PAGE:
Ashwagandha: Facts, Benefits, Dosage, Side Effects and More

By | November 27, 2018
Ashwagandha Plant
Photo Credit: Ayurtimes / [CC BY-SA 4.0], from Wikimedia Commons

When it comes to nutritional herbs, there’s one name that is taking the spotlight today: the Ashwagandha.

Ashwagandha has been used in the traditional medicine of India (Aryuveda) for thousands of years and it’s well known for its properties to counteract the effects of stress on the body. It can help with various stress-related symptoms and also has positive effects on various health conditions and illnesses.

Based on the traditional use, the list of Ashwagandha benefits is endless but not all the benefits have been scientifically proven and more human evidence is needed before supplementation can be recommended for the specific type of illness.

In this guide, we will look at all the facts and details about Ashwagandha to see who would actually benefit from taking it and here you will also learn how Ashwagandha can help you be healthier.

What is Ashwagandha actually?

Ashwagandha (scientifically known as Withania Somnifera) is considered to be one of the most potent healing herbs in the Ayurvedic world. Since the old times, it has been utilised to treat a myriad of health conditions. However, it’s been always acknowledged that the biggest perk of this herb is its restorative effect.

When you look up the original meaning in the Sanskrit language, Ashwagandha literally means “smell of a horse.” The latter is an indicator that this herb can induce strength and invigoration that is similar to of a horse. Furthermore, it has been noted by some that the root of this herb has a lingering scent of the sweat of the horse.

Ashwagandha works as an adaptogen and tonic for the nerves. It helps to lower cortisol, a stress hormone which affects many different functions in the body, including metabolism, blood sugar levels and the immune response. In this way, Ashwagandha helps the body to manage stress better and reduces the effect of various stressors in life.

In India alone, this herb has been used for more than 5,000 years already so there is no doubt about its benefits.

The most common uses of Ashwagandha are for the treatment of insomnia, stress, constipation and rheumatism. Some evidence suggests that it can also aid infertility problems.

Ashwagandha Nutritional Composition

Ashwagandha is a shrub herb that is native to India and North Africa. It is like a miracle worker, considering the number of beneficial elements that it contains. First of all, it contains many flavonoids with a variety of antioxidants such as superoxide dismutase, catalase and glutathione peroxidase – all these antioxidants are health promoters and have specific health benefits.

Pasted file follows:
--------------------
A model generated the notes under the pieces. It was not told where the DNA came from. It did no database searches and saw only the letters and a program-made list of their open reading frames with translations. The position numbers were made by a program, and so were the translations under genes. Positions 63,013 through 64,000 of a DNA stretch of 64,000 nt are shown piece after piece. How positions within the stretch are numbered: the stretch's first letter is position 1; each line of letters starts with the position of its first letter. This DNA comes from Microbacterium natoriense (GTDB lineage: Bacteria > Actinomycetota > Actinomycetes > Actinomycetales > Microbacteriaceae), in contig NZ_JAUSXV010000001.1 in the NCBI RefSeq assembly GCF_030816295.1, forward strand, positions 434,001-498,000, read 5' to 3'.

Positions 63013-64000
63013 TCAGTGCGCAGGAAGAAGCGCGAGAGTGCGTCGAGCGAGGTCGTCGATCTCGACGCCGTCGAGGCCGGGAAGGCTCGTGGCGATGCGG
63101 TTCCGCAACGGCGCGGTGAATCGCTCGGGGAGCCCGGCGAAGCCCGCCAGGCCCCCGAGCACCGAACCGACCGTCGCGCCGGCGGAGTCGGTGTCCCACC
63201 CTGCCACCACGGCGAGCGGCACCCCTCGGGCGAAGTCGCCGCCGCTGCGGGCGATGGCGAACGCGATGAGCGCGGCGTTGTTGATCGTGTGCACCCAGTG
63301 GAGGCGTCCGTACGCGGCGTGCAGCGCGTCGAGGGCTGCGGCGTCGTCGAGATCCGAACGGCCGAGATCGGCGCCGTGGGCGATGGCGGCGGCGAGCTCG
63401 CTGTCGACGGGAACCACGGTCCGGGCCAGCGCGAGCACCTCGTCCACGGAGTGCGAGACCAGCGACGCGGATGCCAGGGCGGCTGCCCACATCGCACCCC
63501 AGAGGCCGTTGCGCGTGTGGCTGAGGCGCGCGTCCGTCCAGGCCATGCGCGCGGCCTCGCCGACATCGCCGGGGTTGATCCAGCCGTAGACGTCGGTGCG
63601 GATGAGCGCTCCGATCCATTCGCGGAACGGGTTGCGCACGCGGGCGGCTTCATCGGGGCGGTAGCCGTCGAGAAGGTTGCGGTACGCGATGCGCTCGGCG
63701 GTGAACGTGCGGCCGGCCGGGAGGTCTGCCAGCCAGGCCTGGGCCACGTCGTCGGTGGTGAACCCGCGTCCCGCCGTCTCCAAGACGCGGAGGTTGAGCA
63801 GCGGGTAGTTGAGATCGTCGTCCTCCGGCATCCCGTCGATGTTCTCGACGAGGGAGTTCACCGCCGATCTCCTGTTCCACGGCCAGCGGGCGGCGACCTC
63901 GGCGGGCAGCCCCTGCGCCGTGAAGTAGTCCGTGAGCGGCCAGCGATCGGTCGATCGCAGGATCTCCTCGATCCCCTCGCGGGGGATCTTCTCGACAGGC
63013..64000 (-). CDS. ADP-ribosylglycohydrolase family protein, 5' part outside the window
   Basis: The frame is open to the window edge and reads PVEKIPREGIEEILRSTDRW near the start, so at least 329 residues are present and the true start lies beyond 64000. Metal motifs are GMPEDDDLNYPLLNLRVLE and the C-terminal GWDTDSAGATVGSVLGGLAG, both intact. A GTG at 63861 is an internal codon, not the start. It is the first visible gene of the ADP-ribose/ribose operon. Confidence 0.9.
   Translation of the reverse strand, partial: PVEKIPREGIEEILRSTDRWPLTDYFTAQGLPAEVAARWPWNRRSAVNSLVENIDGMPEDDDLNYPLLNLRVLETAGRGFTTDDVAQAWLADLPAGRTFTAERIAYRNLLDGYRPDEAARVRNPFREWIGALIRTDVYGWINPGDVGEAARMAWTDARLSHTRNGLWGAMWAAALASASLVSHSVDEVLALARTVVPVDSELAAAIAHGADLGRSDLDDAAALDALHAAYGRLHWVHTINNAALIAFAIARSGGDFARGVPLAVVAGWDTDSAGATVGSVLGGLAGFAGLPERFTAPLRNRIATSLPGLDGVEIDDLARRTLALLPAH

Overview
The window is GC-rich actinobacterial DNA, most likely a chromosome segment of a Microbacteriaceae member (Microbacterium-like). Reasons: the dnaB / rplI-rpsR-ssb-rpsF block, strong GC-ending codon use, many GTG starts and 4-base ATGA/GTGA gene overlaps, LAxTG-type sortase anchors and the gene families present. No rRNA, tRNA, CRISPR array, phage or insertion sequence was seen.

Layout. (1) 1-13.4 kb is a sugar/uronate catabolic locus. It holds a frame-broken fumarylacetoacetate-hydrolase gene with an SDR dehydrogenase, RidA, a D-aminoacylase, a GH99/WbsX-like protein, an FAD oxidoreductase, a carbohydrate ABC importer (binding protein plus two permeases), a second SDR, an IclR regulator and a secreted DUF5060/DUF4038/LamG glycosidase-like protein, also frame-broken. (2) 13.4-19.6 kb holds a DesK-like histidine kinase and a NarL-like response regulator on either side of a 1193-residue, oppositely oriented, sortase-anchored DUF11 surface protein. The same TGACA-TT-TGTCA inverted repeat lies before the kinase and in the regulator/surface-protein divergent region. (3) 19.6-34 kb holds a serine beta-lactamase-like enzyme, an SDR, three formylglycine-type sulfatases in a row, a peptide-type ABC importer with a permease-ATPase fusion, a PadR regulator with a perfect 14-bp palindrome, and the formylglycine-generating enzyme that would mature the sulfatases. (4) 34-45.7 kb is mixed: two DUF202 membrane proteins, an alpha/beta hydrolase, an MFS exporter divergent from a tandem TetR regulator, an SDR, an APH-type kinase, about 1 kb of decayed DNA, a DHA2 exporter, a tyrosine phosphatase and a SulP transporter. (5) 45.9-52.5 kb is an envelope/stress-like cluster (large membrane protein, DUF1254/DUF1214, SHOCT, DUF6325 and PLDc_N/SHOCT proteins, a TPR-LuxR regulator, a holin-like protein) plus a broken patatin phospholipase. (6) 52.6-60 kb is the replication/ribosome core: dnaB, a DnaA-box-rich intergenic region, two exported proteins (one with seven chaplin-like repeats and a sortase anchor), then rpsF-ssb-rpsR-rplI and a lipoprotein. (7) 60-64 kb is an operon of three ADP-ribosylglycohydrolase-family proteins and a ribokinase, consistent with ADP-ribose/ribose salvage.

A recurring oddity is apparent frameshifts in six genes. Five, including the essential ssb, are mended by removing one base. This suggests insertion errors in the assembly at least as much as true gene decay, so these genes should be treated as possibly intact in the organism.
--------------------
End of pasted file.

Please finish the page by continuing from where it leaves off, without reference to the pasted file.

Essential macronutrients such as protein and fibre are also present in Ashwagandha although the percentage of protein is small (around 4%).

Ashwagandha also contains beneficial trace minerals such as magnesium, calcium, iron, and zinc.

When all these nutrients and antioxidants work together, this brings certain benefits to your body and improves your immune system and overall health. This makes Ashwagandha a great supplement to include in your diet without causing any notable side effects.

Ashwagandha Benefits

As mentioned earlier, Ashwagandha can provide a variety of health benefits. As it contains a number of potent nutrients and minerals, there is no doubt that it can make somebody healthier and more resistant to various diseases.

Whether you are a man or a woman, the Ashwagandha is undoubtedly beneficial. You can learn more about its specific benefits in the next sections:

Ashwagandha Benefits For Women

The very first benefit of ashwagandha that women could benefit from is its ability to improve their fertility. Through its capability to curb down stress and other physical stressors, a woman’s chances of conception thoroughly increase when supplementing with ashwagandha. Ashwagandha has also been proven to boost women’s sexual function and has even been shown to keep the female reproductive organs strong and healthy (1).

Many women are prone to depression, anxiety and some even experience panic attacks. When these women take ashwagandha, their symptoms improve and their mental health is greatly enhanced (2). The best part of this is that ashwagandha will never cause any drowsiness.

If you are a woman and want to be healthier, the Ashwagandha herb can help in many different ways. For example, it can help to stabilise blood sugar and reduces your cholesterol levels. What’s more, it also helps to improve your thyroid function which is especially beneficial if you’ve been diagnosed with underactive thyroid (hypothyroidism).

When your thyroid is working the way it should, your hormones are more balanced and this results in better health (hormonal imbalances affect vital body functions such as heart rate, body weight, menstrual cycles, etc). For women, a healthier thyroid also means an improved fertility (due to better regulation of reproductive hormones). Ashwagandha can help with all these issues.

Ashwagandha Benefits For Men

Many hard-working men experience a great stress and pressure at extreme levels and the stress-relieving benefit of the Ashwagandha herb would be really beneficial for them.